The second toe on my right foot overlaps the big toe considerably because of a large bunion. I saw an orthopedic surgeon last week and he recommended that, instead of correcting the bunion, he should remove the second toe completely.
Has anyone else had this done or heard of it being done? He says he does it often and it has several advantages like - less pain, less recovery time, local instead of general anesthesia, no need to go off some medications, etc.
However, I'd still have the bunion and the top of the great toe has rotated somewhat.
I am 68 years old, have two artificial knees (and want to protect them with a good gait) and had a bunionectomy about 15 years ago on the other foot with fairly decent results. However, I'm not eager to have all that pain, etc. again and I'm equally not eager to deal with an amputation that may have other problems.
He is a reputable surgeon in a reputable practice but I admit the recommendation took my breath away. I have an appointment tomorrow with another orthopedic surgeon as well.
I'm not sure how often the amputation option is looked at, but I do know that often when the toe gets that bad with overlapping it is very hard to correct. Maybe because you are of an older age he thought it would be a better option because it would give better results with less healing. Can't be sure though. Good luck! I'm 27 and have had a hard enough time with my bunionectomy healing.. ugh!
I had a relative who had this operation done a number of years ago, the 2nd toe right foot was so hammered the surgeon recommended removal instead of correction. It very much depends on the severity of the deformities on your toes, if they are deformed in a big way the correction is big operation and (no offence) at your age the results are not as good and you may end up in more pain than before.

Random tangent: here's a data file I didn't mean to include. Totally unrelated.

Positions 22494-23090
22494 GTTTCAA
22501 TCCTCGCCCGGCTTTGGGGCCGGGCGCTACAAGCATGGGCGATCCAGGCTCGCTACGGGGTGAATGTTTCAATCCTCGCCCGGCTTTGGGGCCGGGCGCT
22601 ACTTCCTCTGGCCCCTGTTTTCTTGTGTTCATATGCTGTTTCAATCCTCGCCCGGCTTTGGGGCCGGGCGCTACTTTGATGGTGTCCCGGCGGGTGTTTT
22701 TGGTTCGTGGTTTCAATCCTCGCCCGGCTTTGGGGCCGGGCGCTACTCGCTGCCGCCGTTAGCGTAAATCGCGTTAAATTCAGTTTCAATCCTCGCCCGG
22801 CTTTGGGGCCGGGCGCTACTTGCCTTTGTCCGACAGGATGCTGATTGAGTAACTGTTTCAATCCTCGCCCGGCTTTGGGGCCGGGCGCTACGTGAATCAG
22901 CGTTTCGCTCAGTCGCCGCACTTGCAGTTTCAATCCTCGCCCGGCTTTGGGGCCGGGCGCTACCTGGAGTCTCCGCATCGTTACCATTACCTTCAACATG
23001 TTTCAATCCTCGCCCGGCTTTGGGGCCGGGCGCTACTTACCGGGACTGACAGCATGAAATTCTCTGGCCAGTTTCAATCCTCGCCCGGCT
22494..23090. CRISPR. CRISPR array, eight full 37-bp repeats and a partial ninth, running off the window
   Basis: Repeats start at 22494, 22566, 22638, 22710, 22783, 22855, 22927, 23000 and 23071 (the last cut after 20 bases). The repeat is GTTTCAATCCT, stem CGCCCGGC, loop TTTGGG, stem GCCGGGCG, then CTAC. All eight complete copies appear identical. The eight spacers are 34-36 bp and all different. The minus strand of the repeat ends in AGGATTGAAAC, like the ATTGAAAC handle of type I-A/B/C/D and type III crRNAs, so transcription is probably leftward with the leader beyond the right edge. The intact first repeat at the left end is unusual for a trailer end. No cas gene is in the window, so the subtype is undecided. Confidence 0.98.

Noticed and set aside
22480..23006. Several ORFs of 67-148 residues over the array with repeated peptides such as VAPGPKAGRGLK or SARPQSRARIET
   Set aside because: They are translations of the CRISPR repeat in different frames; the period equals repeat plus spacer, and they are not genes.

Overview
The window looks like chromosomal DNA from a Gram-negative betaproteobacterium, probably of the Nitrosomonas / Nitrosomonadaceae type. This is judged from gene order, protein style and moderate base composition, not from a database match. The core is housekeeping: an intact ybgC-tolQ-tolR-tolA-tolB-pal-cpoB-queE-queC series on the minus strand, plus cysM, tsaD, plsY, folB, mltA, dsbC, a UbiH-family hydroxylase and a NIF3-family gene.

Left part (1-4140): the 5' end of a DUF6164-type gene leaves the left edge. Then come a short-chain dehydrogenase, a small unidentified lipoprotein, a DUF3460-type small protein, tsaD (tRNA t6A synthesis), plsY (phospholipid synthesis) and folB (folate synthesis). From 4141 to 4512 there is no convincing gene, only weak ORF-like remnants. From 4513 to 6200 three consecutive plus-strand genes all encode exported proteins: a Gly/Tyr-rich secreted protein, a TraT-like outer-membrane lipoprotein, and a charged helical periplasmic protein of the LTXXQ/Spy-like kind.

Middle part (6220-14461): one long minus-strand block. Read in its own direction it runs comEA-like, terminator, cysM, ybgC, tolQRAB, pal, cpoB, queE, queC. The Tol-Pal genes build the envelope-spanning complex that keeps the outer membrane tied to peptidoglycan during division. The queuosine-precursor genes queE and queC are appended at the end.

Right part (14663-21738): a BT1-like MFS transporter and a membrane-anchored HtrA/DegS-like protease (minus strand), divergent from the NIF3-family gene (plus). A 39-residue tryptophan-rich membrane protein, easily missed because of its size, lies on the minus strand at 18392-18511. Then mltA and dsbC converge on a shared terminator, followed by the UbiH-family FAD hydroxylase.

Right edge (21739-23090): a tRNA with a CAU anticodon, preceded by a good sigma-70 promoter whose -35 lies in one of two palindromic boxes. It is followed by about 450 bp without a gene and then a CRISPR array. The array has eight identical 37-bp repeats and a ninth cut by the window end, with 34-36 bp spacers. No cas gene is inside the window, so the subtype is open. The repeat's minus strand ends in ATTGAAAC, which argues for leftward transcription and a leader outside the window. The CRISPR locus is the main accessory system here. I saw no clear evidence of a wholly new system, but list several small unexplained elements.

My relative was happy with the removal as the pain went with it, her big toes had large angle inwards and pronation so any operation to straighten all her toes would have been big risk. I am not aware of any risk on the amputation and if your surgeon is reputable then he should be ok. My friend talked about it alot after the operation as I think it was big decision for her to lose a toe. She was 71 when she had the opaertion and lived till she was 84 without any further foot operations.
Hope this helps you in some way and do let us know how you get on?
Thank you, all. Stew, that's what I've been looking for. Was wondering if anyone else had actual experience with this. I suspected that if I were younger, he would have suggested going the whole route. He is willing to do the bunionectomy too if I choose that.
I'd still love to hear from others who have heard of this route.
The decision has to be your own based on the information the surgeon gives you and hopefully people here will give you advice on how their operation has turned out. The severity of the bunion makes a difference to the outcome and also if you have pain in the bunion it will make you want to have the operation. My mother had the bunion operation in her 50's and has been in pain ever since, the big toes were shortened and are now totally stiff but the 2nd toes became hammered and weak after the operation.
I think you have to decide if the bunion hurts and causing you shoe problems then it may be better to have them removed. If not is it better to have the 2nd toes removed and live with the bunions.